New ‘paint’ could allow surfaces to convert heat into energy

22 Nov 201617 Shares

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Painting for power? Image: Nito/Shutterstock

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Researchers claim to have developed a new thermoelectric paint which, should it be scaled up, could enable walls and other surfaces power your house.

Investigating a way to conserve heat on curved surfaces, where a “considerable amount” of heat is inevitably lost, Korean researchers may have landed on the perfect solution.

Prof Jae Sung Son co-led a study at the Ulsan National Institute of Science and Technology (UNIST) in South Korea. His team presented a new type of high-performance thermoelectric (TE) materials that possess liquid-like properties.

These newly developed materials, according to research published in Nature Communications, can be directly brush-painted on almost any surface.

thermoelectric paint

Converting changing temperatures into voltage, thermoelectric devices are already in use, but they are often shaped in rigid square, rectangle constructions.

When implanted into curved objects that emit waste heat – such as refrigerators, engines and  power plants – the bad fit results in obvious energy waste.

According to the UNIST research team, the use of liquid-like TE materials has been overlooked for years, thus their work on the area.

“By developing integral thermoelectric modules through painting process, we have overcome limitations of flat thermoelectric modules and are able to collect heat energy more efficiently,” said Son.

“Thermoelectric generation systems can be developed as whatever types users want and cost from manufacturing systems can also be greatly reduced by conserving materials and simplifying processes.”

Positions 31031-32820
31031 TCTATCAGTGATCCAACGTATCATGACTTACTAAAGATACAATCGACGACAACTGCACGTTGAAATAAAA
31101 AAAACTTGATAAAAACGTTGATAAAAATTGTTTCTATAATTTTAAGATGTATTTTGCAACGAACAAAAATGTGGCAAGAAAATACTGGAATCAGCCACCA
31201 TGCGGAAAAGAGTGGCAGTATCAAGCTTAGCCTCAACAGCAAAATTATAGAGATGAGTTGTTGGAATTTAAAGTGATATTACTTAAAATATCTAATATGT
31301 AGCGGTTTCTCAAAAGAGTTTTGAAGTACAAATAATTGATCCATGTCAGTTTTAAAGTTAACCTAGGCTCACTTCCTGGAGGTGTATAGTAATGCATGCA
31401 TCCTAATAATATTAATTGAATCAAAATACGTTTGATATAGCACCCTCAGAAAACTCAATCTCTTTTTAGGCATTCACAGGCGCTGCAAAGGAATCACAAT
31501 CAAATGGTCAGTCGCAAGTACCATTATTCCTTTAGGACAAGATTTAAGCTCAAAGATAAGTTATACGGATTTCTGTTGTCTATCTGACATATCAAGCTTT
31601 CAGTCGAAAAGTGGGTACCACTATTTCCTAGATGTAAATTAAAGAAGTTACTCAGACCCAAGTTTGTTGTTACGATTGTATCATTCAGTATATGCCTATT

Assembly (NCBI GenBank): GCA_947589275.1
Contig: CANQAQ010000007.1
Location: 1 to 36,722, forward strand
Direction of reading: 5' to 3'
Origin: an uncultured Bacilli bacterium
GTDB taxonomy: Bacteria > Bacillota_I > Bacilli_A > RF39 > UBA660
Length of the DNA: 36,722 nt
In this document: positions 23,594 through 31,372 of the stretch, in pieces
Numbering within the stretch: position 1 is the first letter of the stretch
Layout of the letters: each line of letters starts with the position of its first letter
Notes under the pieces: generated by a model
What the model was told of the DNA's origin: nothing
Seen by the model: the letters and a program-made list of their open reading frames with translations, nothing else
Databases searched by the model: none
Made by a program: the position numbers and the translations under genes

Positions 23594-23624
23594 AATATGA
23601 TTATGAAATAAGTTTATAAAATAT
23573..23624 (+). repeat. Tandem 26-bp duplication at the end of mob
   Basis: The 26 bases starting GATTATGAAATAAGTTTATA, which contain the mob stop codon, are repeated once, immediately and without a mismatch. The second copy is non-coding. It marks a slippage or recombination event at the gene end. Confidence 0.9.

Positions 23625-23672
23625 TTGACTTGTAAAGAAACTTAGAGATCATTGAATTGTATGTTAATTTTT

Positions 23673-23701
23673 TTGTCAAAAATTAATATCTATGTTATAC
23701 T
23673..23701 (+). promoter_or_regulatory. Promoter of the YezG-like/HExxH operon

(a) A conventional planar-structured TE device. (b) Scheme of power generation of the conventional TE generator and the painted TE generator on a curved heat source. Image: ‘High-performance shape-engineerable thermoelectric painting’ in Nature Communications

(a) A conventional planar-structured TE device. (b) Scheme of power generation of the conventional TE generator and the painted TE generator on a curved heat source. Image: Park et al in Nature Communications

The thermoelectric liquid contains the thermoelectric particles bismuth telluride (Bi2Te3). Using the molecular Sb2Te3 chalcogenidometalate as a sintering aid for thermoelectric particles, with ZT values of 0.67 for n-type and 1.21 for p-type painted materials that compete the bulk values, a suitable ‘paint’ was created.

Devices directly brush-painted onto curved surfaces produced the high output power of 4.0 mW cm−2. This approach paves the way to designing materials and devices that can be easily transferred to other applications.

“Our thermoelectric material can be applied any heat source regardless of its shape, type and size,” said Son.

“It will place itself as a new type of new and renewable energy generating system.”

Gordon Hunt is senior communications and context executive at NDRC. He previously worked as a journalist with Silicon Republic.

editorial@siliconrepublic.com